parijit wrote:

All of the following xy-coordinate points lie on the circumference of a circle whose radius is 10 and whose center is the (x,y) point (0,0) EXCEPT:

A (–1, 3√11)

B (0, –10)

C (–5, –7)

D (8, 6)

E (2, –4√6)

Attachment:

2018.11.24 circPythag.jpg [ 30.81 KiB | Viewed 188 times ]
We can also use the

equation of a circle, which is

derived from the Pythagorean theorem.

All (x,y) points on the circle will satisfy the equation.

• The general equation of a circle with center (0,0) is

\(x^2 + y^2 = r^2\)

\(r=10\)

\(x^2 + y^2 = 10^2\)

\(x^2 + y^2 = 100\)• Each point (x,y) must satisfy the equation

(1) Options B (y axis intercept) and D (a 3-4-5 triangle) obviously do

satisfy the equation and thus lie on the circle.

B (0,10):

(\(0^2 + (-10)^2)=(0+100)=100\)D (8,6):

\((8^2+6^2)=(64+36)=100\)(2) A, C, and E remain.

Test (C). Its numbers are round and not part of a Pythagorean triplet

C (5,7):

\((5^2+7^2)=(25+49)=74\)\(r^2 = 74\)

\(r^2\) should \(= 100.\)

In (C), \(r=\sqrt{74}\).

\(\sqrt{74}\neq10\neq{r}\)Point C does NOT lie on the circle.

ANSWER CExplanationFor every point (x,y) that lies on the circle,

if we draw a perpendicular line from x to the axis, we form a right triangle. See diagram

The

radius of the circle is the

hypotenuse of a right triangle

with base \(x\) and height \(y\).

We we use the Pythagorean theorem \(a^2 + b^2 = c^2\);

the names of variables are different.

\(a\) = base of right triangle = \(x\)

\(b\) = height of right triangle = \(y\)

\(c\) = the hypotenuse of the right triangle = \(r\)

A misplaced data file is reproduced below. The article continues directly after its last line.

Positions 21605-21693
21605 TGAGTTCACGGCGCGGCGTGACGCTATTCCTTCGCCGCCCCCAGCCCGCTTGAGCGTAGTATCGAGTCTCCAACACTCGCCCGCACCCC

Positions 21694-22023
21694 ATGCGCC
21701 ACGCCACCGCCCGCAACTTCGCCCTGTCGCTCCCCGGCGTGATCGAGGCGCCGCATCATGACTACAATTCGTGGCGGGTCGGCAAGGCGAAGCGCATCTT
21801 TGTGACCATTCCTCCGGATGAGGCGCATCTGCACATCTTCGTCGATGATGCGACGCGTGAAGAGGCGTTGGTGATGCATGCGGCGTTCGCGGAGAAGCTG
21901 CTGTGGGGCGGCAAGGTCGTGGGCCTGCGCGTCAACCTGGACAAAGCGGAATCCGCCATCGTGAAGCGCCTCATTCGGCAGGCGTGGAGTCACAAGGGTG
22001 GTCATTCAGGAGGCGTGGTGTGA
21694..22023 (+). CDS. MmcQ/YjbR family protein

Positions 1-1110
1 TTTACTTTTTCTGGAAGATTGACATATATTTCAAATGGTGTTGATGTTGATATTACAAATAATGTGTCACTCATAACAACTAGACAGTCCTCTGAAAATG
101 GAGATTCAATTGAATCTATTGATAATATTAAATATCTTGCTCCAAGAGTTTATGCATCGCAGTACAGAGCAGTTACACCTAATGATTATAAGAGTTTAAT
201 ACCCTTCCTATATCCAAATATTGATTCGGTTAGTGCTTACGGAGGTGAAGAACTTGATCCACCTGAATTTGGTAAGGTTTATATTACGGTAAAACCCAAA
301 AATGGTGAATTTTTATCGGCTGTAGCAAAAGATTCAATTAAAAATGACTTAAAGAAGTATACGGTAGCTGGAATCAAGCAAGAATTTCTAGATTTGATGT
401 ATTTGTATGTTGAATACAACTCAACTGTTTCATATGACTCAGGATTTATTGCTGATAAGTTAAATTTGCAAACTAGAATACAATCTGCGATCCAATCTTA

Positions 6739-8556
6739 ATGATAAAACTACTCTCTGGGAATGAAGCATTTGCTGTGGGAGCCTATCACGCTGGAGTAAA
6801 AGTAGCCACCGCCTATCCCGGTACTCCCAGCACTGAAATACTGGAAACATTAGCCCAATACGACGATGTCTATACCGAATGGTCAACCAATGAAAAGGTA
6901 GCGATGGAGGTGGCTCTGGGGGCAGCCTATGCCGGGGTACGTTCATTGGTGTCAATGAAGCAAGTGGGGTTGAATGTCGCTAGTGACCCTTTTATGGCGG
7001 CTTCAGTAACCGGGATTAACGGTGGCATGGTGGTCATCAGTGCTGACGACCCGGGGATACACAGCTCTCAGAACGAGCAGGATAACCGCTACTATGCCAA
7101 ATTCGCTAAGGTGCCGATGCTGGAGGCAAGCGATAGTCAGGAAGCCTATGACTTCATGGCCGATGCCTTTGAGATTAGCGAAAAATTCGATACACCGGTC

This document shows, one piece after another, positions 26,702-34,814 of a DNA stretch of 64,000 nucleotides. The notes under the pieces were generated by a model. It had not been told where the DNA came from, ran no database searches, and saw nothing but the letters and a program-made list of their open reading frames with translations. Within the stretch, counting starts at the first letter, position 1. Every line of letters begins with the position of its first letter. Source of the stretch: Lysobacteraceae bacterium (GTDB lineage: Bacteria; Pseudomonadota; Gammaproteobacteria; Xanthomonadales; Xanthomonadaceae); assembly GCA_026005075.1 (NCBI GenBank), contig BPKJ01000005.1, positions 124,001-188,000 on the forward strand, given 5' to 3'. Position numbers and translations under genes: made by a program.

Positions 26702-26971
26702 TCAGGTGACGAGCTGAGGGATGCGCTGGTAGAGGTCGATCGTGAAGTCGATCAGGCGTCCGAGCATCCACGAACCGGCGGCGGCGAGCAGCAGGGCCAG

In this case, radius = \(10\), so \(r^2 = 100\)

Look at the answer choices. Which pair, squared, does NOT sum to 100?

•

B and D are eliminated immediately.B (0, –10) is where the circle intersects the y-axis

Or plug the coordinates into the equation.

\(x^2 + y^2 = r^2\)

\(0^2+(-10)^2 = 10^2\)

\(0 + 100 = 100\)D (8, 6) is a 3-4-5 =>

(6-8-10) triangle. The radius is 10. That works.

OR

\(x = 8, y = 6, r = 10\)

\(8^2 + 6^2 = 10^2\)

\(64 + 36 = 100\)Options A, C, and E remain.

•

Before dealing with radicals in (A) and (E) . . .C (5,7) looks very suspicious.5 and 7 are not part of a Pythagorean triplet, let alone one whose radius is 10

Test the coordinates; \(x\) and \(y\) must satisfy the equation

If they do not, then Point C is not on the circle

\(5^2+7^2=r^2\)

\((25+49)=74=r^2\)

\(r^2 = 74\)Stop. \(r^2\) must = \(100\)

It does not. This point does not lie on the circle.

Or \(r=\sqrt{74}\neq{10}\)

Point C does not lie on the circle

ANSWER CThe coordinates of points A and E, squared, will sum to 100, such that

\(r^2=100\) and \(r=10\)Checking A, for example

A (–1, 3√11):

\(x^2+y^2=r^2\)

\((-1)^2+(3√11)^2 =\)

\((1 + (3*3*√11*√11)) = (1 + (9*11)) = (1+99) = 100\)That works. Point A lies on the circle.

Point E also lies on the circle.

E (2, 4√6):

\((2^2+(4√6)^2)=(4+(4*4*√6*√6)=(4+96)=100\)